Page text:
Tag Archive for: The Metropolitan Museum of Art

Richard Avedon (American, 1923–2004). Outtake from ‘Andy Warhol and members of the Factory,’ October 9, 1969. Gelatin silver print, 8 by 10in. (20.3 by 25.4cm). The Richard Avedon Foundation © The Richard Avedon Foundation

Met show of Richard Avedon group portraits opens Jan. 19

Richard Avedon (American, 1923–2004). Outtake from ‘Andy Warhol and members of the Factory,’ October 9, 1969. Gelatin silver print, 8 by 10in. (20.3 by 25.4cm). The Richard Avedon Foundation © The Richard Avedon Foundation

Richard Avedon (American, 1923–2004). Outtake from ‘Andy Warhol and members of the Factory,’ October 9, 1969. Gelatin silver print, 8 by 10in. (20.3 by 25.4cm). The Richard Avedon Foundation © The Richard Avedon Foundation

NEW YORK – To celebrate the centennial of Richard Avedon’s birth in 1923, the Metropolitan Museum of Art will present a selection of the photographer’s most innovative group portraits in the exhibition Richard Avedon: MURALS, opening Thursday, January 19 and continuing through October 1. Although Avedon first earned his reputation as a fashion photographer in the late 1940s, his greatest achievement was his stunning reinvention of the photographic portrait. Focused on the short period between 1969 and 1971, this exhibition will explore a critical juncture in the artist’s career, when, after a hiatus from portraiture, he began working with a new camera and a new sense of scale. The exhibition will be organized around three monumental photomurals in the Met collection (the largest measures nearly 10 by 35ft) that depict the era’s preeminent artists, activists, and politicians. Uniting the murals with session outtakes and contemporaneous projects, the exhibition will track Avedon’s evolving approach to group portraiture, through which he transformed the conventions of the genre.

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Philip Guston (American (born Canada), 1913–1980), ‘The Line,’ 1978. Oil on canvas, 71 by 73 1⁄4in (180.3 by 186.1cm). Photograph by Genevieve Hanson © The estate of Philip Guston. The Metropolitan Museum of Art, promised gift of Musa Guston Mayer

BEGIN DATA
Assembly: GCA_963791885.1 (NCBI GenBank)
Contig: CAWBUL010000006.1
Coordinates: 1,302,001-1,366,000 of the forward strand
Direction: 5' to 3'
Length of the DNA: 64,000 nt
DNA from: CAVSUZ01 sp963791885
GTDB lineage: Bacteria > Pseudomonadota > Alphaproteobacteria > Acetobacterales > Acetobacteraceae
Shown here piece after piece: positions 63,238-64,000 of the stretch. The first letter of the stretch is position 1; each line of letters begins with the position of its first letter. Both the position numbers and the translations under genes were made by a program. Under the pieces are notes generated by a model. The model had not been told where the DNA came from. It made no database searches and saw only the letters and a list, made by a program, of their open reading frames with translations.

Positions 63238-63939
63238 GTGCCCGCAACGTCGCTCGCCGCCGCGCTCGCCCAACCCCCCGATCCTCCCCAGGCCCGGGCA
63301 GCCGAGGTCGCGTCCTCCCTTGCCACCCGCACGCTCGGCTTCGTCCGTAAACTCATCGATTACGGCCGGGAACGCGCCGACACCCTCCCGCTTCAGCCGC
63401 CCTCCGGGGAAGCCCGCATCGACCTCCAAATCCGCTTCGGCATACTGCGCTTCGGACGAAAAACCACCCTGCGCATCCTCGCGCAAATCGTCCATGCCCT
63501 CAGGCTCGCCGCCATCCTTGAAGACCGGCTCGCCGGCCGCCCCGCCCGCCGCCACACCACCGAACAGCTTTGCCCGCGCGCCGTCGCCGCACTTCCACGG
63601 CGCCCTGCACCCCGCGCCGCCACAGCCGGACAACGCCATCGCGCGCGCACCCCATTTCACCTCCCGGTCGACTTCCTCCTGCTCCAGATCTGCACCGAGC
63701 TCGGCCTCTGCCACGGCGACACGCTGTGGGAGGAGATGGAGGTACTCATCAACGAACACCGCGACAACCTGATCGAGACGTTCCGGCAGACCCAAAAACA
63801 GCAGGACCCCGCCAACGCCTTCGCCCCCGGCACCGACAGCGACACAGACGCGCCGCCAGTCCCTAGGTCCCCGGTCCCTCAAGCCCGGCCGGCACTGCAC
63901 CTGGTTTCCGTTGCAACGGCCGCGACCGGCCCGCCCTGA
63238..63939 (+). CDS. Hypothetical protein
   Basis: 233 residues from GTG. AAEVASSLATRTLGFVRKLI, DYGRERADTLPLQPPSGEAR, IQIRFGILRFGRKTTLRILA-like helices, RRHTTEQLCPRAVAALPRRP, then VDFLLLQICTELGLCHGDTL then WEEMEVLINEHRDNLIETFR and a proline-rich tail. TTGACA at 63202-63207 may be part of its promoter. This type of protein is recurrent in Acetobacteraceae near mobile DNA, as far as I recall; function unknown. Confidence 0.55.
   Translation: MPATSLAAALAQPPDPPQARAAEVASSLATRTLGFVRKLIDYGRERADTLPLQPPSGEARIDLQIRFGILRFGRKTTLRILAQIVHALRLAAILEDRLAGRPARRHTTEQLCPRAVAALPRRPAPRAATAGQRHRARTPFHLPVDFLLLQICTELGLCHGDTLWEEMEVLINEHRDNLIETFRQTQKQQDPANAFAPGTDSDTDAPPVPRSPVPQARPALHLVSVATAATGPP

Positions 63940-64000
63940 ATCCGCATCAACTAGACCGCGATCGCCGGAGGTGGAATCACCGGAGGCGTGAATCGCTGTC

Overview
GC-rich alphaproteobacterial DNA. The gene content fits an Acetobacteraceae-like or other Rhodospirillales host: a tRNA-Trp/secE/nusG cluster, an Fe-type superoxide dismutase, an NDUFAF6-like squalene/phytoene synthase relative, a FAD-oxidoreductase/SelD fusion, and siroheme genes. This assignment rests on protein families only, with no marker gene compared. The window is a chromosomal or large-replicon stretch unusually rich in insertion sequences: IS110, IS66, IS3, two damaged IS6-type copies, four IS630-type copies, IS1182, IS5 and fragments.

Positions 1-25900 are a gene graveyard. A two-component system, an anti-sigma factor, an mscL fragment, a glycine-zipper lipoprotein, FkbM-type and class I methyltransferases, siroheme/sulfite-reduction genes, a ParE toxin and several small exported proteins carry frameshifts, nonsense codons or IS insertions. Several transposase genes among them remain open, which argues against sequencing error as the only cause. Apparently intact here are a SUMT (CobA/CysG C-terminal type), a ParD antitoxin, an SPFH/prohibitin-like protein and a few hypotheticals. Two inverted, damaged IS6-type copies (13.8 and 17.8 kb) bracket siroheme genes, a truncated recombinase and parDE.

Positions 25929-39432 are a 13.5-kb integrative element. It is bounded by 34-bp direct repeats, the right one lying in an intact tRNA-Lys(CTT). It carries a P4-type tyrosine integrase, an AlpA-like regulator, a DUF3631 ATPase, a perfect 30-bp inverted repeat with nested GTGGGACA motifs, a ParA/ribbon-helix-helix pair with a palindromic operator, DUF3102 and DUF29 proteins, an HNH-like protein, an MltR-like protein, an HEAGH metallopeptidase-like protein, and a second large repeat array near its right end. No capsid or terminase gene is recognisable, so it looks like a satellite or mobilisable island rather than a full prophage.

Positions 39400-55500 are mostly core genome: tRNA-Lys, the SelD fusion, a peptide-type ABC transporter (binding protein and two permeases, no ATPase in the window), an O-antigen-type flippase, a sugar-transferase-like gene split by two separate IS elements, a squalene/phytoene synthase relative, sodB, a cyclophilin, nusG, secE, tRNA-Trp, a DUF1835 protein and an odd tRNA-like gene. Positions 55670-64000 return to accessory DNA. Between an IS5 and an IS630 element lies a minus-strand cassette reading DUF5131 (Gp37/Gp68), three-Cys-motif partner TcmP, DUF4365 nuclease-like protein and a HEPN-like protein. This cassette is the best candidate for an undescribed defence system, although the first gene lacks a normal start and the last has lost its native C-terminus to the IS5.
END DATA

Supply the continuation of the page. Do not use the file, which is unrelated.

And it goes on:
Met announces gift of 220 Philip Guston works from artist’s daughter

Philip Guston (American (born Canada), 1913–1980), ‘The Line,’ 1978. Oil on canvas, 71 by 73 1⁄4in (180.3 by 186.1cm). Photograph by Genevieve Hanson © The estate of Philip Guston. The Metropolitan Museum of Art, promised gift of Musa Guston Mayer

Philip Guston (American (born Canada), 1913–1980), ‘The Line,’ 1978. Oil on canvas, 71 by 73 1⁄4in (180.3 by 186.1cm). Photograph by Genevieve Hanson © The estate of Philip Guston. The Metropolitan Museum of Art, promised gift of Musa Guston Mayer

NEW YORK — On December 14, the Metropolitan Museum of Art announced a transformative promised gift of 220 works by Philip Guston (1913–1980) from the personal collection of Musa Mayer, the artist’s daughter. Consisting of 96 paintings and 124 drawings — the earliest created in 1930 and the latest made in 1980 — the collection represents the full arc of Guston’s career. Ultimately, the gift will position the Met as the largest repository of works by the iconic American painter.

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Bleriot Model XI Monoplane weathervane, circa 1909-13, copper with traces of original gilding; airplane: 57 ¼ by 55 by 10in. (145.4 by 139.7 by 25.4cm), directionals: 38 5/8 by 38 ½ by 15 ¾in. (98.1 by 97.8 by 40cm), The Metropolitan Museum of Art, gift of Michael and Patricia Del Castello. Photo credit: Michael Kent Lynberg.

Met receives gift of American aviation-themed weathervane

Bleriot Model XI Monoplane weathervane, circa 1909-13, copper with traces of original gilding; airplane: 57 ¼ by 55 by 10in. (145.4 by 139.7 by 25.4cm), directionals: 38 5/8 by 38 ½ by 15 ¾in. (98.1 by 97.8 by 40cm), The Metropolitan Museum of Art, gift of Michael and Patricia Del Castello. Photo credit: Michael Kent Lynberg.

Bleriot Model XI Monoplane weathervane, circa 1909-13, copper with traces of original gilding; airplane: 57 ¼ by 55 by 10in. (145.4 by 139.7 by 25.4cm), directionals: 38 5/8 by 38 ½ by 15 ¾in. (98.1 by 97.8 by 40cm), The Metropolitan Museum of Art, gift of Michael and Patricia Del Castello. Photo credit: Michael Kent Lynberg.